In our recent research, published in ILTA Donna Lanclos and I highlighted issues of trust, risk and innovation within institutional teaching and learning contexts. These three areas are good examples that would fit in the “culture and behaviour” layer in the model above. But these are also prime examples that impact on technology, tools and data layers.
When trying to influence or change something as complex as a digital ecosystem, it is essential that we have an understanding of all of the factors in play. Techno-centrists and Tech evangelists will always talk of the positive impact of introducing a new tool, but little thought is given to negative or long-term impacts. The mantra with implementing technology in silicon valley is fail fast, fail often, and we see this narrative creeping into EdTech, and even see it repeated by senior managers in the education sector (Read Audrey Watters). But there is no evidence to support this approach. And whilst we talk about the long tail of impact of projects that have been built in years past, who is talking about the long tail of failure. Would the sector have been so fast to sign up to a plagiarism service 10 years ago, if they had known all the student IP would one day be the property of a publishing company?
Go to any large organisation and there will be an attitude of “them or they”, that is to say that even in senior managers there is often an unconscious reaction to some changes; we refer to the organisation as if it were conscious. “We need to do x?” Is sometimes initially met with “The institution won’t let us” Or even a department. “We should do y” met with “the faculty of z won’t like it”. Similarly, we give agency to digital, talking about how it does things, when in fact it’s been built by people to do those things.
This was, to me, an unexpected facet of the postdigital from the way we first envisaged it: the way we talk about these systems, these tools, these algorithms, as if they are entities with agency, thus absolving those who control them of responsibility. This is dystopian postdigital, where users feel they must use the systems to be able to live their lives, even as they recognise the surveillance (Read Chris Gilliard) and tracking, political bias (read Safiya Noble) and prevalence of bots and trolls. We walk towards it with (sometimes) resistance and reluctance, but still we move toward it.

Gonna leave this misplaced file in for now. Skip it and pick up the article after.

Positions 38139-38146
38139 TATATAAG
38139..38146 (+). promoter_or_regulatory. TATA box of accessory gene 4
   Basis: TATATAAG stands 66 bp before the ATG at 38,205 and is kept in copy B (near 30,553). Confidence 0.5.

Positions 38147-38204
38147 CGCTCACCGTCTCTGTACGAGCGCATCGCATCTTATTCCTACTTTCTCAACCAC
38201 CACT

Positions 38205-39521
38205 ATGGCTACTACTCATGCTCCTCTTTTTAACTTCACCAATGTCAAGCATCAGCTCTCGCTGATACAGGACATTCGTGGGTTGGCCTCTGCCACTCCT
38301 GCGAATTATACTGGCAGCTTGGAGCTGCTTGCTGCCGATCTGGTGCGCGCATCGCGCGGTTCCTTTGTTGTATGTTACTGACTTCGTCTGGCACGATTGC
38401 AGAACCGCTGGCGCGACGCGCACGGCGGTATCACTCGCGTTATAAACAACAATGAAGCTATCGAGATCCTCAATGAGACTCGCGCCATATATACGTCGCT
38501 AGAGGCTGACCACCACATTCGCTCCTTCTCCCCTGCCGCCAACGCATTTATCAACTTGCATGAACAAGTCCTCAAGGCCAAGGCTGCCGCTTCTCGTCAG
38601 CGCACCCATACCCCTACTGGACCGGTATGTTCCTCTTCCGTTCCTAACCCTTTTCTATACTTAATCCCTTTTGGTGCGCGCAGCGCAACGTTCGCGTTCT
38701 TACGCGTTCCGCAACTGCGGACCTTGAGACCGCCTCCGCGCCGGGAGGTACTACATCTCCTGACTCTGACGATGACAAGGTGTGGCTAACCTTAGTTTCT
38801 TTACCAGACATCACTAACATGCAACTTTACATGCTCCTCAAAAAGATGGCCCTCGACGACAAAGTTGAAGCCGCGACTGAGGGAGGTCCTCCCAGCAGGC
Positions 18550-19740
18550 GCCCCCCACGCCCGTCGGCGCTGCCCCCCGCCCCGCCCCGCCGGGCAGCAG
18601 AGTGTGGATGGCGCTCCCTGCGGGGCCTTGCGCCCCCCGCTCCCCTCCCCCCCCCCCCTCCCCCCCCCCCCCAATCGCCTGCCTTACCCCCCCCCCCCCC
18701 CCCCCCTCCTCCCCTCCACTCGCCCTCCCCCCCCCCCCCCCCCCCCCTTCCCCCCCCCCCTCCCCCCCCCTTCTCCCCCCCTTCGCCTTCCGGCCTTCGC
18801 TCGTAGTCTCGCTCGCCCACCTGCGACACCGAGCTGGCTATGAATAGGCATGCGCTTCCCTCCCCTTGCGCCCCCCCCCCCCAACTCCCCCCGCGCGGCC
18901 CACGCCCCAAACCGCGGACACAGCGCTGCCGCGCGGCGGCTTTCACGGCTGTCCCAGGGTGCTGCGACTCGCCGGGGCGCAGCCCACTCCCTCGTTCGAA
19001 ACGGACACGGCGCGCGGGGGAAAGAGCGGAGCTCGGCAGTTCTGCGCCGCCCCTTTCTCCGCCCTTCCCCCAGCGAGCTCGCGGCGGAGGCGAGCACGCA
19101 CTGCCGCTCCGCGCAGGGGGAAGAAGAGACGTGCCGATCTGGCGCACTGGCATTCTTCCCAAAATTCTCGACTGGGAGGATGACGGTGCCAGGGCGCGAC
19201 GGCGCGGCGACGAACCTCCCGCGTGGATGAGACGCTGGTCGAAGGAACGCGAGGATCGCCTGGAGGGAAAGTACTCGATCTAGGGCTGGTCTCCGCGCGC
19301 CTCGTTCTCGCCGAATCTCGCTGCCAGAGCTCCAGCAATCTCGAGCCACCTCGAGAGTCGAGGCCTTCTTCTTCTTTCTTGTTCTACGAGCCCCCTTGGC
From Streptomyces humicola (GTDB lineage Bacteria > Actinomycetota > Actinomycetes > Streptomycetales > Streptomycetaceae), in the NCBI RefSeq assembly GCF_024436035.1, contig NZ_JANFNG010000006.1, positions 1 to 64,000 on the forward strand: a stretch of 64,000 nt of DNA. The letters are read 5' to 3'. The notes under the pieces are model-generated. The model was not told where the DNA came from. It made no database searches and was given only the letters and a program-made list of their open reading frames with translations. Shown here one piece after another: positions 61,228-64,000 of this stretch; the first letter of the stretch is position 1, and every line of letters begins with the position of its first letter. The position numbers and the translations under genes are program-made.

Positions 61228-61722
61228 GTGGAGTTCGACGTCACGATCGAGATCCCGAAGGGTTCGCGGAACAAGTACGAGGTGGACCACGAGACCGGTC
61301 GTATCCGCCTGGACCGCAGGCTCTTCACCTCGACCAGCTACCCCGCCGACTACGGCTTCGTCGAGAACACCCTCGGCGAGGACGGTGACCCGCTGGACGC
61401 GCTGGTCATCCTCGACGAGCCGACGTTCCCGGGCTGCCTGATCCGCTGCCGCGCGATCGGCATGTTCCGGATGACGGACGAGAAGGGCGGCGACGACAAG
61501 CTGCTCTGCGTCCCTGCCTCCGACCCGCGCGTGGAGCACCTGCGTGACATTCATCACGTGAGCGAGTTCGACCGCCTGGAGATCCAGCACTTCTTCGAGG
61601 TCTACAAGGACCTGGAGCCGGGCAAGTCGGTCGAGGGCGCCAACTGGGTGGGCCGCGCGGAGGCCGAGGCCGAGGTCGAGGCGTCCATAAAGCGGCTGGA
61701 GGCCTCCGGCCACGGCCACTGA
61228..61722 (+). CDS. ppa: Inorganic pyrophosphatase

The naive utopia we described in our 2009 postdigital paper probably only exists in the minds of idealists and tech evangelists. People have designed digital tools, platforms, and other environments with political and financial motives. In our current postdigital world, digital does not serve the social, but through the manipulation of people, it is driving a particular kind of society, one that exploits the weaknesses and and fears of people; enables the rise of racism and xenophobia, and intensifying inequality.
The postdigital we described in 2009 must not become a reality. Digital must not disappear into use, become invisible. An effective postdigital society must be one where we spend time and energy ensuring that digital is not only seen as present, but also explicitly and critically noticed. For me the postdigital we got is the opposite of what we originally tried to define. Postdigital now must involve monitoring the algorithms, and those people who have the power to manipulate digital to exploit others.
What to read next? Richard Hall’s excellent reflections at “education, technology and the end of the end of history“